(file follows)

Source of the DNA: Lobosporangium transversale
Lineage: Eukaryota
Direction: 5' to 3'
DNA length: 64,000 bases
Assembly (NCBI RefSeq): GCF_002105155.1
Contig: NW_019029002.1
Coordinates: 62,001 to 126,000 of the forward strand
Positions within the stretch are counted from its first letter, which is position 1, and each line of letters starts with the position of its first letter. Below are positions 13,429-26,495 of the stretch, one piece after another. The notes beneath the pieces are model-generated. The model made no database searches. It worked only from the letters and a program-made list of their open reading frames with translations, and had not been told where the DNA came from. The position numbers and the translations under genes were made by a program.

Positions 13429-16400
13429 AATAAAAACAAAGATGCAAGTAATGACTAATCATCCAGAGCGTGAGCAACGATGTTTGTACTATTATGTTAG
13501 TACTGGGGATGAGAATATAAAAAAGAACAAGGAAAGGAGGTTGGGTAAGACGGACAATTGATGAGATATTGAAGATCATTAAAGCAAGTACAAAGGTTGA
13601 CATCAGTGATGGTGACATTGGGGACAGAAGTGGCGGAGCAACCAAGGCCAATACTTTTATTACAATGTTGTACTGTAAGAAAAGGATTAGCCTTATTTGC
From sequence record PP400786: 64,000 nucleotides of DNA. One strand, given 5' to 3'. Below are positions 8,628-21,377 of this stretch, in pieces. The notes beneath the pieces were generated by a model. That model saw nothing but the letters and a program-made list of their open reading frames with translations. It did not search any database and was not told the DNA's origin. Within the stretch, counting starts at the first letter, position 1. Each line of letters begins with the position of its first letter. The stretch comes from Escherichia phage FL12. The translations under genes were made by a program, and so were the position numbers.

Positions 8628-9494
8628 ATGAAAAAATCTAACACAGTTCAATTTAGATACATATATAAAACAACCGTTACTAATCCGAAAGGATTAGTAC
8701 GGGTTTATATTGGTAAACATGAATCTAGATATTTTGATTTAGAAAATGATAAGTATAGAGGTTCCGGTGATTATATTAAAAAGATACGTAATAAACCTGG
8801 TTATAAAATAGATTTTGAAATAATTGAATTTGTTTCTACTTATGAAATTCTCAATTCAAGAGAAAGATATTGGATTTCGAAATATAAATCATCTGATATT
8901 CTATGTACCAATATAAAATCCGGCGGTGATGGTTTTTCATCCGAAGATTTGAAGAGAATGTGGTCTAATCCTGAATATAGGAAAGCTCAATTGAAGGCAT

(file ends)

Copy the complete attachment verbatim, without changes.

Source of the DNA: Lobosporangium transversale
Lineage: Eukaryota
Direction: 5' to 3'
DNA length: 64,000 bases
Assembly (NCBI RefSeq): GCF_002105155.1
Contig: NW_019029002.1
Coordinates: 62,001 to 126,000 of the forward strand
Positions within the stretch are counted from its first letter, which is position 1, and each line of letters starts with the position of its first letter. Below are positions 13,429-26,495 of the stretch, one piece after another. The notes beneath the pieces are model-generated. The model made no database searches. It worked only from the letters and a program-made list of their open reading frames with translations, and had not been told where the DNA came from. The position numbers and the translations under genes were made by a program.

Positions 13429-16400
13429 AATAAAAACAAAGATGCAAGTAATGACTAATCATCCAGAGCGTGAGCAACGATGTTTGTACTATTATGTTAG
13501 TACTGGGGATGAGAATATAAAAAAGAACAAGGAAAGGAGGTTGGGTAAGACGGACAATTGATGAGATATTGAAGATCATTAAAGCAAGTACAAAGGTTGA
13601 CATCAGTGATGGTGACATTGGGGACAGAAGTGGCGGAGCAACCAAGGCCAATACTTTTATTACAATGTTGTACTGTAAGAAAAGGATTAGCCTTATTTGC
From sequence record PP400786: 64,000 nucleotides of DNA. One strand, given 5' to 3'. Below are positions 8,628-21,377 of this stretch, in pieces. The notes beneath the pieces were generated by a model. That model saw nothing but the letters and a program-made list of their open reading frames with translations. It did not search any database and was not told the DNA's origin. Within the stretch, counting starts at the first letter, position 1. Each line of letters begins with the position of its first letter. The stretch comes from Escherichia phage FL12. The translations under genes were made by a program, and so were the position numbers.

Positions 8628-9494
8628 ATGAAAAAATCTAACACAGTTCAATTTAGATACATATATAAAACAACCGTTACTAATCCGAAAGGATTAGTAC
8701 GGGTTTATATTGGTAAACATGAATCTAGATATTTTGATTTAGAAAATGATAAGTATAGAGGTTCCGGTGATTATATTAAAAAGATACGTAATAAACCTGG
8801 TTATAAAATAGATTTTGAAATAATTGAATTTGTTTCTACTTATGAAATTCTCAATTCAAGAGAAAGATATTGGATTTCGAAATATAAATCATCTGATATT
8901 CTATGTACCAATATAAAATCCGGCGGTGATGGTTTTTCATCCGAAGATTTGAAGAGAATGTGGTCTAATCCTGAATATAGGAAAGCTCAATTGAAGGCAT